Bev getting a new hairdo on the ferry to Friday 
Harbor on San Juan Island. The ferries can take 
up to 2000 walk on passengers (that's what we 
did; we just left our car in a parking lot) and 200
A view from our ferry of two others, with 
Washington's Mt. Baker in the background.
Jim took this with his iPhone.
Jim on the ferry to San Juan Island.  We tried to 
take the ferry on Sunday, but the one we wanted 
was sold out.  So we went on Monday and the 
ferry was pretty empty.
Approaching Friday Harbor, the largest city
on San Juan Island.  The entire group of islands 
is called the San Juans and the largest of the 
islands has that name as well.  172 islands 
make up the San Juans. Eight of them are 
fairly large and four have ferry service.  There 
are no bridges so all travel to the mainland is 
by ferry, boat or plane. 

The ferry (to the right) as seen from 
Friday Harbor on San Juan Island.

Wednesday, July 11, 2012

Olympia Washington

We’ve visited Olympia WA -- where Jim lived from 1996 to 2000 -- twice since we’ve been staying at the Lewis-McChord Travel Camp.  Olympia is just 15 miles south of the military base and is both funky and upscale.  It has beautiful homes and parks, a lovely waterfront with expensive-looking sail boats, and a downtown full of small restaurants and shops -- even a shoe store, and I don’t remember the last time I’ve seen a non-chain shoe store. 

The state capitol as seen from across a pier.  About 46,000 people live in Olympia, which is on the extreme southern tip of the Puget Sound. I've seen more Obama/Biden bumper stickers in our few visits to Olympia than I did in Salt Lake during the entire 2008 election.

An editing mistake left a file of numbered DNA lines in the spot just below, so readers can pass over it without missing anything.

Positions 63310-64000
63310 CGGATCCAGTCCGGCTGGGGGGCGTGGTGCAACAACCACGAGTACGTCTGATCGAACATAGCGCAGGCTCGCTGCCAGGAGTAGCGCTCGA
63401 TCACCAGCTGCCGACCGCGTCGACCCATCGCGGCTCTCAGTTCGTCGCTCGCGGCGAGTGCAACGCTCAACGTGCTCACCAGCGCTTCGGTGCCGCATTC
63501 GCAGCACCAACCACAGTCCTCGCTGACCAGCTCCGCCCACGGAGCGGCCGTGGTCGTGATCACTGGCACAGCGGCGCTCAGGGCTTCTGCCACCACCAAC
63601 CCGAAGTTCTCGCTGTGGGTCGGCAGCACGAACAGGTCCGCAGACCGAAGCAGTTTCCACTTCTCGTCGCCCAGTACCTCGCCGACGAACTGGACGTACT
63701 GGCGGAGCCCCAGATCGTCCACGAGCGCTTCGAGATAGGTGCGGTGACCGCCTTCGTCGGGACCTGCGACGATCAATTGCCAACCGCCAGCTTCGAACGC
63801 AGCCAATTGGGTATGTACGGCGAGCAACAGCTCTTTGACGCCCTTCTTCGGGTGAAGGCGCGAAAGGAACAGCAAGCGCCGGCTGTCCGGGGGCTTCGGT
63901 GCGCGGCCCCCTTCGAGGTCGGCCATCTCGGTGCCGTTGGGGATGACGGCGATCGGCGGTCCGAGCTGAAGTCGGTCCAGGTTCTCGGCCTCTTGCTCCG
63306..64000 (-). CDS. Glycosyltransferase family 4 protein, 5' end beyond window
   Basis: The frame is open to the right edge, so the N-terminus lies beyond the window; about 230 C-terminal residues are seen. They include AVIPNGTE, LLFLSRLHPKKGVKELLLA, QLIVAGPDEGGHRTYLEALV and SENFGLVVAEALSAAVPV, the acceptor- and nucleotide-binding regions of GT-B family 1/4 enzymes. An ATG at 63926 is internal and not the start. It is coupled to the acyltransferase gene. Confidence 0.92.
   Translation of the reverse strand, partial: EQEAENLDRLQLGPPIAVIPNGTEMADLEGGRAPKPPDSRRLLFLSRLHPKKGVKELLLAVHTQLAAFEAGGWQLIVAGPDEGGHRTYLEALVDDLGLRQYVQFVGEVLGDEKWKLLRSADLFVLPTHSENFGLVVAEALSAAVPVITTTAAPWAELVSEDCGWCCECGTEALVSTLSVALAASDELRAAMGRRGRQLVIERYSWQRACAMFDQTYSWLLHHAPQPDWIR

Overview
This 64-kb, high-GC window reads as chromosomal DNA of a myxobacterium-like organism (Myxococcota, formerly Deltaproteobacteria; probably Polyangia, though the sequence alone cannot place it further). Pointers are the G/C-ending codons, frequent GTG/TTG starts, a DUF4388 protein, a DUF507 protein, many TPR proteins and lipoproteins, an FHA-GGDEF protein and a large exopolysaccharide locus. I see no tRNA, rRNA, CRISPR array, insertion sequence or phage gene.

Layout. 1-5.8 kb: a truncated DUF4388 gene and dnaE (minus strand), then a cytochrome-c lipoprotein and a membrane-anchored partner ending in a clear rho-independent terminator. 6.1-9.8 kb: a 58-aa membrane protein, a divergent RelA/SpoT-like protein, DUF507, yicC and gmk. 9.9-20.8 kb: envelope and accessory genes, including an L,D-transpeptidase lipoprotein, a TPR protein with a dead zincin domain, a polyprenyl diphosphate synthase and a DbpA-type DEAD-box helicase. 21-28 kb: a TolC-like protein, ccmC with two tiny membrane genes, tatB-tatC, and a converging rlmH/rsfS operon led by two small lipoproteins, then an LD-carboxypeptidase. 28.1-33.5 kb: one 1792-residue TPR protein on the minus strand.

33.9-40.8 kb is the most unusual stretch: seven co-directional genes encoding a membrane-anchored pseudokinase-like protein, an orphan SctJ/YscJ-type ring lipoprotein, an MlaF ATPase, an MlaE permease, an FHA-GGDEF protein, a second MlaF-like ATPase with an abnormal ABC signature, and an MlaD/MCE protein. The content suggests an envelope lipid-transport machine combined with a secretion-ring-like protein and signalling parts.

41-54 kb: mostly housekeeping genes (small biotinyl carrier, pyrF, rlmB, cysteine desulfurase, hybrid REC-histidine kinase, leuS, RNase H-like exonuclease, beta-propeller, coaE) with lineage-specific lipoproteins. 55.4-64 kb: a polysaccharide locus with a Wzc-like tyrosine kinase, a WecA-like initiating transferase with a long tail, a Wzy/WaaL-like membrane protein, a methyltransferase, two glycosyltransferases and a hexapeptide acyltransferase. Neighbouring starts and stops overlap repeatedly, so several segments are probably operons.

Jim and Cooper walk past some of Olympia's shops.  There 
are dozens of small restaurants, antique stores, second 
hand shops, book stores, jewelry stores ... it was nice to see 
so many independently run businesses.  
Jim and Cooper walk along the beach at Olympia's Burfoot 
County Park.

Bev among the ferns on the path to Burfoot County Park. It is a Hansel and Gretel forest just yards from the salt water.
Jim kayaked a lot when he lived on the Puget Sound.  Today we rented a kayak and took a float around his old neighborhood.  I was at the front of the kayak, and took this photo by holding my arms straight up and pointing the camera backwards.
Another shot from the kayak, obviously.  Jim lived in (and actually built) the house on the far right.
Close up of Jim's former house.  It's the one in the middle.